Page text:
Why You Should Change Your View of Failure?

Opinions expressed by contributors are their own.

No matter what we do, it seems that most people are attracted to success – just as they are repelled by failure. What many of us don’t think is that the road to achieving what we want is paved with nothing but these two things, and more failure than success.

Many people today have an image of only successful people who have never made mistakes or failures, when in reality we all do – some just manage to make it look nicer than others. Success stories are attractive. However, many people do not realize how much effort it takes to achieve success. Failure is a much more common theme than many realize and is a big part of what it means to be human.

I find it uninspiring that many people who write about their successes fail to mention the struggles and failures they overcame before they were successful. Instead, these writers focus on what they did well, and only talk about the good stuff.

In reality, this is a great story, but it doesn’t give an accurate picture of what it takes to succeed. Perspective is everything, and leaving out the hard parts makes people think they can do what someone else did without all the trouble they went through.

Previous failure

When I try to give wisdom to young entrepreneurs or future leaders, I usually start with my own story and tell how it was full of failures before success showed up and gave me direction. Setting the right expectations for people is paramount. Entrepreneurs rarely need the hope factor. They have more confidence in themselves than most. I don’t waste my time making them feel like they will succeed if they have already convinced themselves beforehand. When we chat, instead of talking about how things will work out for the best, I go straight to what happens if something goes wrong first.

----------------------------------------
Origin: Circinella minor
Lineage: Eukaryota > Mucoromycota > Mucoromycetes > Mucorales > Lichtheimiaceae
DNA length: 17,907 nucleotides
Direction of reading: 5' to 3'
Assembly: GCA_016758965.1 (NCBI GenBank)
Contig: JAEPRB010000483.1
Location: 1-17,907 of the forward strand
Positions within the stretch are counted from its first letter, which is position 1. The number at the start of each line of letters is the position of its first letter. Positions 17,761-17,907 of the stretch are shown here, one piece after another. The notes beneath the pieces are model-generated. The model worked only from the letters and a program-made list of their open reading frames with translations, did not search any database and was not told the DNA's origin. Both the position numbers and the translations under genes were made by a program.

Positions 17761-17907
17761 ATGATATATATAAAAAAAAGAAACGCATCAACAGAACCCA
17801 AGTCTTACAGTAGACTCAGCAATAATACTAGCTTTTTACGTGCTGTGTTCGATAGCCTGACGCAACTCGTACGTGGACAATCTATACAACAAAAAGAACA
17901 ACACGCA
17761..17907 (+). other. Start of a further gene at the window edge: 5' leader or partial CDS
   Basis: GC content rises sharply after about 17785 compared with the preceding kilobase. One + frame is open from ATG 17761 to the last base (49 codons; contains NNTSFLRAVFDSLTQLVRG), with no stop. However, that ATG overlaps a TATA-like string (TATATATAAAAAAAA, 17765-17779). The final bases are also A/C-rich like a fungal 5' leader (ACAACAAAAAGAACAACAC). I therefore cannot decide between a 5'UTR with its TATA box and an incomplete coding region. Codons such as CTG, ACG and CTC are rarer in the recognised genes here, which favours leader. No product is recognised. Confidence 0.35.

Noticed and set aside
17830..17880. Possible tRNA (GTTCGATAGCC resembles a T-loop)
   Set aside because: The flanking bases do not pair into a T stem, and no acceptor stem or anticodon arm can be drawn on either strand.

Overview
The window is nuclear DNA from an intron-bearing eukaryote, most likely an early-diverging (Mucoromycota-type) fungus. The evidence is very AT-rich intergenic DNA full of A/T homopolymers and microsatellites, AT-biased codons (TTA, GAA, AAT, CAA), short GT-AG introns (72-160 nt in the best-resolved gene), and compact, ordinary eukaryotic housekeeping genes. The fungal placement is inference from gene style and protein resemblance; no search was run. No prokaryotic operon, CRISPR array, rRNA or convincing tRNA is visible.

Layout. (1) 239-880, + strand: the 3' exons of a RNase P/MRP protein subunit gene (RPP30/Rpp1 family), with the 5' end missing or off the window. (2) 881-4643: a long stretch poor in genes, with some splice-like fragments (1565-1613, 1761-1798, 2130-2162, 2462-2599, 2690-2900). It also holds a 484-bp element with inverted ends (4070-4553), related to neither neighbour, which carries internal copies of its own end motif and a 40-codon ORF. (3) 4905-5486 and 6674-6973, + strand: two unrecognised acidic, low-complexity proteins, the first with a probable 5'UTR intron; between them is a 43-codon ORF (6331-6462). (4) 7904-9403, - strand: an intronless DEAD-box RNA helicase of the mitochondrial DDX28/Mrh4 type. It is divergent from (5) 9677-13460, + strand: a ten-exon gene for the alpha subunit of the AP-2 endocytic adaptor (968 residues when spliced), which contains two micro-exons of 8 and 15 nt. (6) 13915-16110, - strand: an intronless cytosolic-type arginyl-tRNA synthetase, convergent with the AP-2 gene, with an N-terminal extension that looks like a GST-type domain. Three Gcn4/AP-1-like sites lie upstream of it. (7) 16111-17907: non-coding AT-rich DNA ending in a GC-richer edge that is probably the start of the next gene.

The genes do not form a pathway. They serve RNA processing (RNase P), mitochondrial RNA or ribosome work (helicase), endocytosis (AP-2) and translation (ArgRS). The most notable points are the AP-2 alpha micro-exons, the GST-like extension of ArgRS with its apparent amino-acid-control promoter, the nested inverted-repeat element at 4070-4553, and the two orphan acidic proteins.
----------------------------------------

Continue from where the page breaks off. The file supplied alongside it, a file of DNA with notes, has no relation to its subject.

As a child, my parents warned me that I would fall many times before I could find my feet. My situation was not special. Every little one goes through the same struggles as they discover how to walk. Determination was all it took to find agility.

It’s okay to fail

For all the parents out there, you will understand how resilient kids are. They fall over and immediately get up again. They injure themselves and go back to it. If children could never fail or try again, where would we be today?

There is little room for error in the education system. Failing at something or not excelling as others can lead to punishment from your teachers and even from society in general. You run the risk of being stigmatized and labeled as incompetent; destined to fail because of the way these failures hurt those around them.